The cycle-specific association between caffeine intake and fecundability was analyzed in a logistic regression model with the outcome at each cycle (pregnant or not pregnant) in a Cox discrete model calculating the fecundability odds-ratio (FR). Compared to nonsmoking women with caffeine intake less than 300 mg/d, nonsmoking women who consumed 300 to 700 mg/d caffeine had a FR of 0.88 [95% confidence interval (CI) 0.60-1.31], whereas women with a higher caffeine intake had a FR = 0.63 (95% CI 0.25-1.60) after adjusting for female body mass index and alcohol intake, diseases of the female reproductive organs, semen quality, and duration of menstrual cycle. No dose-response relationship was found among smokers. Among males, the same decline in point estimates of the FR was present. Smoking women whose only source of caffeine was coffee (>300 mg/d) had a reduced fecundability odds-ratio (FR = 0.34; 95% CI 0.12-0.98).

An interaction between caffeine and smoking is biologically plausible, and the lack of effect among smokers may be due to faster metabolism of caffeine. Our findings suggest that especially nonsmoking women who wish to achieve a pregnancy might benefit from a reduced caffeine intake.

PIP: The independent and combined effects of smoking and caffeine intake from different sources on fecundability were assessed in a national survey of 423 Danish couples. Couples were recruited to the study in 1992-95 through a mailing to 52,255 female trade union members seeking women who were 20-35 years old, lived with a partner, had no previous pregnancies, and intended to discontinue contraception in order to become pregnant. A total of 1596 cycles were included in the 6-month study and the cycle-specific association between caffeine intake and fecundability was analyzed in a logistic regression model with the outcome (pregnant, not pregnant) in a Cox discrete model. Compared with nonsmoking women with a caffeine intake less than 300 mg/day, nonsmoking women who consumed 300-700 mg/day of caffeine had a fecundability odds ratio (FR) of 0.88 (95% confidence interval (CI), 0.60-1.31), while those with a higher consumption had an FR of 0.63 (95% CI, 0.25-1.60), after adjustments for body mass index, alcohol intake, diseases of the female reproductive organs, semen quality, and duration of the menstrual cycle. No such dose-response relationship was detected among smokers. The same decline in point estimates of the FR was present was males. Smoking women whose only source of caffeine was coffee (over 300 mg/day) had a reduced FR (0.34; 95% CI, 0.12-0.98). The lack of adverse effect among smokers may be due to faster metabolism and clearance of caffeine. Overall, these findings indicate that nonsmoking women who wish to achieve pregnancy should consider reducing their caffeine intake.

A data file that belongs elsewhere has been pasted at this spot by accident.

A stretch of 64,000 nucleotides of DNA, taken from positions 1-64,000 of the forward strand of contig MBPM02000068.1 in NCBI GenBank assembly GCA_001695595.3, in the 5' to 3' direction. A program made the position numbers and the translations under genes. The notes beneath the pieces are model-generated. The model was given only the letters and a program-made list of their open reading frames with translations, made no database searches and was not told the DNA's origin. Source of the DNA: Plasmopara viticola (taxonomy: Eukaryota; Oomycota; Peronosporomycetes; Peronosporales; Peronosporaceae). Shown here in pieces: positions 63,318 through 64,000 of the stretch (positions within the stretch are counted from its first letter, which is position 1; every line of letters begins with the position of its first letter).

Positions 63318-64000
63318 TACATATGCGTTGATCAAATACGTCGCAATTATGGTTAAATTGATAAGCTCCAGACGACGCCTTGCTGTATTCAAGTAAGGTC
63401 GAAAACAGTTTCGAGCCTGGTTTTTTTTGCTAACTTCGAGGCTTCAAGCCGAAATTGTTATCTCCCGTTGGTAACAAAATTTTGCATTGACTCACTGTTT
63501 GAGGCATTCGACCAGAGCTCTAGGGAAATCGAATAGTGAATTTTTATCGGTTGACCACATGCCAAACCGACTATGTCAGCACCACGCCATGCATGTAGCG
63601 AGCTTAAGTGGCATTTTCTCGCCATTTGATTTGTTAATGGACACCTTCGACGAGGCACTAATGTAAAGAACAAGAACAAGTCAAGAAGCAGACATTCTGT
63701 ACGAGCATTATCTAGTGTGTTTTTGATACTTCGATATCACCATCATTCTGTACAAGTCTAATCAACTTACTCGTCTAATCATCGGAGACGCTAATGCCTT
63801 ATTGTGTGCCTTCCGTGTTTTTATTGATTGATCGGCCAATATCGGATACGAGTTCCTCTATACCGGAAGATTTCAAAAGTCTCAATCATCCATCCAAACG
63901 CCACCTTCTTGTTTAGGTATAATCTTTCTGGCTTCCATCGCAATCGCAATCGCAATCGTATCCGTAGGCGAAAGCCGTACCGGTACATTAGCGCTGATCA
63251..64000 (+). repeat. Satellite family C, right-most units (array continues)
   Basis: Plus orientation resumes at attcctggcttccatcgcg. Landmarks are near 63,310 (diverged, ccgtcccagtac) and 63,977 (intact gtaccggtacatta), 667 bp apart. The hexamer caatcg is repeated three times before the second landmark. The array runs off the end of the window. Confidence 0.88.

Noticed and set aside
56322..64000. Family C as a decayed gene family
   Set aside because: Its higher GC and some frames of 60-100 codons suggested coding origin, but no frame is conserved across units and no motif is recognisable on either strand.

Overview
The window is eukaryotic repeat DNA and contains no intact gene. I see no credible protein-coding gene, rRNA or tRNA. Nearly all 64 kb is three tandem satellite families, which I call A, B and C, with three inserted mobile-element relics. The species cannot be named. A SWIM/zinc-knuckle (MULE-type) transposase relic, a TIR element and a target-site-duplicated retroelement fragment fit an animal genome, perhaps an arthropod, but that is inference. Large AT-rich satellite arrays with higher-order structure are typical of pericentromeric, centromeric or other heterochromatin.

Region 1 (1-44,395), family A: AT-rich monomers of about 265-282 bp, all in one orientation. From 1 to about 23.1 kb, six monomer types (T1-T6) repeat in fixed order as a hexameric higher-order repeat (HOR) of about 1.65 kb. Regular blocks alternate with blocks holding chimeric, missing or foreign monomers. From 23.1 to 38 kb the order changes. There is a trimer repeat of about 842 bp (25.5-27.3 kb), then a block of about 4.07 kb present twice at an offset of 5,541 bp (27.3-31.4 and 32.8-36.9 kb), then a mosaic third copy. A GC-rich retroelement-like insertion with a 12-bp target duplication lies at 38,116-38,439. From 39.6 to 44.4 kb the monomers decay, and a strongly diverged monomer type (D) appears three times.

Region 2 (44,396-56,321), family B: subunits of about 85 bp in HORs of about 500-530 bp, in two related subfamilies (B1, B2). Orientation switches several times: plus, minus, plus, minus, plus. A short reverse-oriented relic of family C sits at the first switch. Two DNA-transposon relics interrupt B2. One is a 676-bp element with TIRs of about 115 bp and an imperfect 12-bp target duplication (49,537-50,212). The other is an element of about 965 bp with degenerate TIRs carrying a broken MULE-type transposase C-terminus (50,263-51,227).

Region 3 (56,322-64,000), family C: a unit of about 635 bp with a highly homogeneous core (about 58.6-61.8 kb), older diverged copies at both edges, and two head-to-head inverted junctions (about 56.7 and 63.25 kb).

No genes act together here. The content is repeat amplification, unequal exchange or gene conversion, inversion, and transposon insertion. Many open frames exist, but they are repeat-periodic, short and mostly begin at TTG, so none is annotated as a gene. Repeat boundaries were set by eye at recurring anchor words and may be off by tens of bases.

6 caffeine & teratogenicity